MINNEAPOLIS—As part of the company’s Responsible Business strategic initiatives, Radisson Hotel Group announced its partnership with ECPAT-USA, the leading policy organization seeking to end the commercial sexual exploitation of children through awareness, advocacy, policy, and legislation.
Radisson Hotel Group will join ECPAT-USA’s Tourism Child-Protection Code of Conduct (The Code), a worldwide network of organizations working to end the sexual exploitation of children around the world.
“Our company has long supported efforts against human trafficking, especially programs to protect children against sexual exploitation,” said Inge Huijbrechts, Global Senior Vice President Responsible Business and Safety & Security, Radisson Hotel Group. “We are proud to join ECPAT’s Code and its global mission.”
According to the International Labor Organization, over 40 million people are living in slavery worldwide and one in four victims of modern slavery are children.
Explanation of The Code
The Code is the world’s first and only voluntary set of business principles travel and tour companies can implement to prevent sexual exploitation and trafficking of children. The Code is a joint venture between the tourism private sector and ECPAT that provides awareness, tools, and support to the travel and hospitality industry.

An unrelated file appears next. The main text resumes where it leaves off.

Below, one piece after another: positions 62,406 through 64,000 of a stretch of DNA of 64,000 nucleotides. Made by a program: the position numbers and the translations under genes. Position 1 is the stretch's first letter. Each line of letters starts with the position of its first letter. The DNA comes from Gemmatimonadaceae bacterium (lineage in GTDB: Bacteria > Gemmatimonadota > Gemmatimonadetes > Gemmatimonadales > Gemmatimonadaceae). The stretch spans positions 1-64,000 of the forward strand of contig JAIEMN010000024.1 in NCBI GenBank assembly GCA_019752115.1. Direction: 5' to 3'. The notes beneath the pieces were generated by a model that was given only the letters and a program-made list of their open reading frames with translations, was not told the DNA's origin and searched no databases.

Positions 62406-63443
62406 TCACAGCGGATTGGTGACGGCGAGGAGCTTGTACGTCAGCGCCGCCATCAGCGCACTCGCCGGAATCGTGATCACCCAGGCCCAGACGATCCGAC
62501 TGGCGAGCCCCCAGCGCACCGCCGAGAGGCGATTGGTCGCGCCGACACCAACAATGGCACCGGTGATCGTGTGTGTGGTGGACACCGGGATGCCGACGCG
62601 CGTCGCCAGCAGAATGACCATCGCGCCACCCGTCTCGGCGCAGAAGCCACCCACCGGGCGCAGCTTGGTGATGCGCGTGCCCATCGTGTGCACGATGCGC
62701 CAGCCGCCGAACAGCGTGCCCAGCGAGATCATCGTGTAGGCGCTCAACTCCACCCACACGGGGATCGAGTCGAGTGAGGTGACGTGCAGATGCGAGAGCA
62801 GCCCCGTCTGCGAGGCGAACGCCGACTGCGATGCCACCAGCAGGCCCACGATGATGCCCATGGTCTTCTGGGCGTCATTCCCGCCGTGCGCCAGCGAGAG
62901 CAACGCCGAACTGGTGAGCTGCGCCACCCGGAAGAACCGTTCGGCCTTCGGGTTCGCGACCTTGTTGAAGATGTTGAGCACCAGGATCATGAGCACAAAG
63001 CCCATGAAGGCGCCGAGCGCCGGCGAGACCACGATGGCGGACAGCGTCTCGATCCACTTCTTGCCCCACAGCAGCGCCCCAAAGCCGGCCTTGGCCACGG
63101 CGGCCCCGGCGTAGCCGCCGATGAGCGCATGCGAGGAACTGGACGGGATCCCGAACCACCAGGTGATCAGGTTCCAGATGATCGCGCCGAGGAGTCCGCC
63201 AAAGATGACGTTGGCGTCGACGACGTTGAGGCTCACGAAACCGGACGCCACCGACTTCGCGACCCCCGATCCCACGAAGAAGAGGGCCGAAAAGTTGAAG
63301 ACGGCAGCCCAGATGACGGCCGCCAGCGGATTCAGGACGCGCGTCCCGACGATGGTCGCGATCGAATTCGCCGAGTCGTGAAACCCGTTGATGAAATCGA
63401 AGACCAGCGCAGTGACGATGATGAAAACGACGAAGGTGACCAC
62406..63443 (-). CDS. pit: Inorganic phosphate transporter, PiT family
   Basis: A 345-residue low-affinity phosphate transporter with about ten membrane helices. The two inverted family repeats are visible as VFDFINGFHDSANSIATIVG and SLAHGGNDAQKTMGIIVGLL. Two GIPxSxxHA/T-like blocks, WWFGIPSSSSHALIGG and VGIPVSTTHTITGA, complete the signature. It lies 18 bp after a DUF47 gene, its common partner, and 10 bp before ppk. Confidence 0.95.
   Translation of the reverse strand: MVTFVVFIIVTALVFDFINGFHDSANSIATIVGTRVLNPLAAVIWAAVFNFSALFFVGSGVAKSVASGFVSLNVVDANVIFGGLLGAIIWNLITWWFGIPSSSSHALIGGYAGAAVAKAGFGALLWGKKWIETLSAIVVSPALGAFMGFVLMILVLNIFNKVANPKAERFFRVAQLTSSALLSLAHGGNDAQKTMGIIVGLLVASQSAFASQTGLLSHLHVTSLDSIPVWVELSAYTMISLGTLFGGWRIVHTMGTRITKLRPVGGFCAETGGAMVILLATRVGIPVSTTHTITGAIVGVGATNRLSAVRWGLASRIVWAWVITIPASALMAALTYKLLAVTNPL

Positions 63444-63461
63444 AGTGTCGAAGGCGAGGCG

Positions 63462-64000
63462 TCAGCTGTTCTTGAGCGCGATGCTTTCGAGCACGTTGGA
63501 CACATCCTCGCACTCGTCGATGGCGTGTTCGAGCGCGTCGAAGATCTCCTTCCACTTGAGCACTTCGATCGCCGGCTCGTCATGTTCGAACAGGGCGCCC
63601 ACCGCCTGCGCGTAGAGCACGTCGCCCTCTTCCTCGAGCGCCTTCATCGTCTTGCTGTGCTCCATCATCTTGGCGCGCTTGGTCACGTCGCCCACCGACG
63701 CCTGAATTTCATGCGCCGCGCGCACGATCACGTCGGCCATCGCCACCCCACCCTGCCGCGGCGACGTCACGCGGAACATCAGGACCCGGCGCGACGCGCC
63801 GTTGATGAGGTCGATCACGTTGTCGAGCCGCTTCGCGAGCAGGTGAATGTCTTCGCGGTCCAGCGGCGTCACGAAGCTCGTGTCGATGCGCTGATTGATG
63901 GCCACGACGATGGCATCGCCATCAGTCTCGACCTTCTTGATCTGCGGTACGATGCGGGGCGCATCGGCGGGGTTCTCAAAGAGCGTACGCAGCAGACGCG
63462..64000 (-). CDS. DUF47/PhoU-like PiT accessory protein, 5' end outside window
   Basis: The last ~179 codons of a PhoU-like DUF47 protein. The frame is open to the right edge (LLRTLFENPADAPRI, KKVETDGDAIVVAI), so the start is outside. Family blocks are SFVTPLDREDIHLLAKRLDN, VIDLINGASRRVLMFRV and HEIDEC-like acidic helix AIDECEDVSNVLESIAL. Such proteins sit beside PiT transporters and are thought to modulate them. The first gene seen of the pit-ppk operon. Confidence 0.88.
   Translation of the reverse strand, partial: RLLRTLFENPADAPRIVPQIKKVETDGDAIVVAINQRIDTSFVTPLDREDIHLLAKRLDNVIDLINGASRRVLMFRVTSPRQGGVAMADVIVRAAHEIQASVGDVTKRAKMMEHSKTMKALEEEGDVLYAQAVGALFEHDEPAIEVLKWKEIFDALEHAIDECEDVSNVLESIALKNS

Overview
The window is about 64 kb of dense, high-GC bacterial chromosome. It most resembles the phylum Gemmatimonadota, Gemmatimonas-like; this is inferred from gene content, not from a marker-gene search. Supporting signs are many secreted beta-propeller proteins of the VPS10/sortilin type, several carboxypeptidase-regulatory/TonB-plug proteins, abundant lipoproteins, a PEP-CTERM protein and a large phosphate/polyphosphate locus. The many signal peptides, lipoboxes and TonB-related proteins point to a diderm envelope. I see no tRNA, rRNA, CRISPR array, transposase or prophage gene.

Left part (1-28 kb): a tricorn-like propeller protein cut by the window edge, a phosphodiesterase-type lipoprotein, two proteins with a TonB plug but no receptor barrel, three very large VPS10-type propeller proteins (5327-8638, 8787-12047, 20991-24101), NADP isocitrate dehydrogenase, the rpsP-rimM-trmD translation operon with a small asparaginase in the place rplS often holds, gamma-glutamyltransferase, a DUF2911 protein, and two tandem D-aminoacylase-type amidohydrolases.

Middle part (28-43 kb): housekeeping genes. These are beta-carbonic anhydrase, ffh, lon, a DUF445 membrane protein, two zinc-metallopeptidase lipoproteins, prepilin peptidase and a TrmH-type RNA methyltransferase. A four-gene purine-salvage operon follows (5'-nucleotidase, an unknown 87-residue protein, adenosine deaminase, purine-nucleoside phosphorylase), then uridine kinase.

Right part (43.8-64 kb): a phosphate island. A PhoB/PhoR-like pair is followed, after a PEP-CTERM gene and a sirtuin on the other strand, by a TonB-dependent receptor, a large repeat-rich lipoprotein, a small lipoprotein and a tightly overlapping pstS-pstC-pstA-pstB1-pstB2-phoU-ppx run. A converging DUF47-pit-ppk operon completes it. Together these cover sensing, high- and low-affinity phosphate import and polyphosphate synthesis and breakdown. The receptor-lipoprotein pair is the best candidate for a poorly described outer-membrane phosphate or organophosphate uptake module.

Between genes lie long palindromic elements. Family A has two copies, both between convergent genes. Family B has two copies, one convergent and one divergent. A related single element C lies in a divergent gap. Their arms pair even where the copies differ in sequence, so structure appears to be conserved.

“Only by working in partnership with travel industry leaders can we reduce the channels in which traffickers operate,” said Michelle Guelbart, Director of Private Sector Engagement at ECPAT-USA. “We believe this partnership with Radisson Hotel Group will help expand our efforts given the company’s global reach and longstanding commitment to ending child trafficking and exploitation.”
This initiative materializes at a timely manner, in conjunction with the roll-out of Radisson Hotel Group’s fully remastered Responsible Business training program. The training program equips the group’s 1,100+ hotels in operation with expertise and skills on an array of topics with a special emphasis on roles hotels play in tackling modern day exploitation.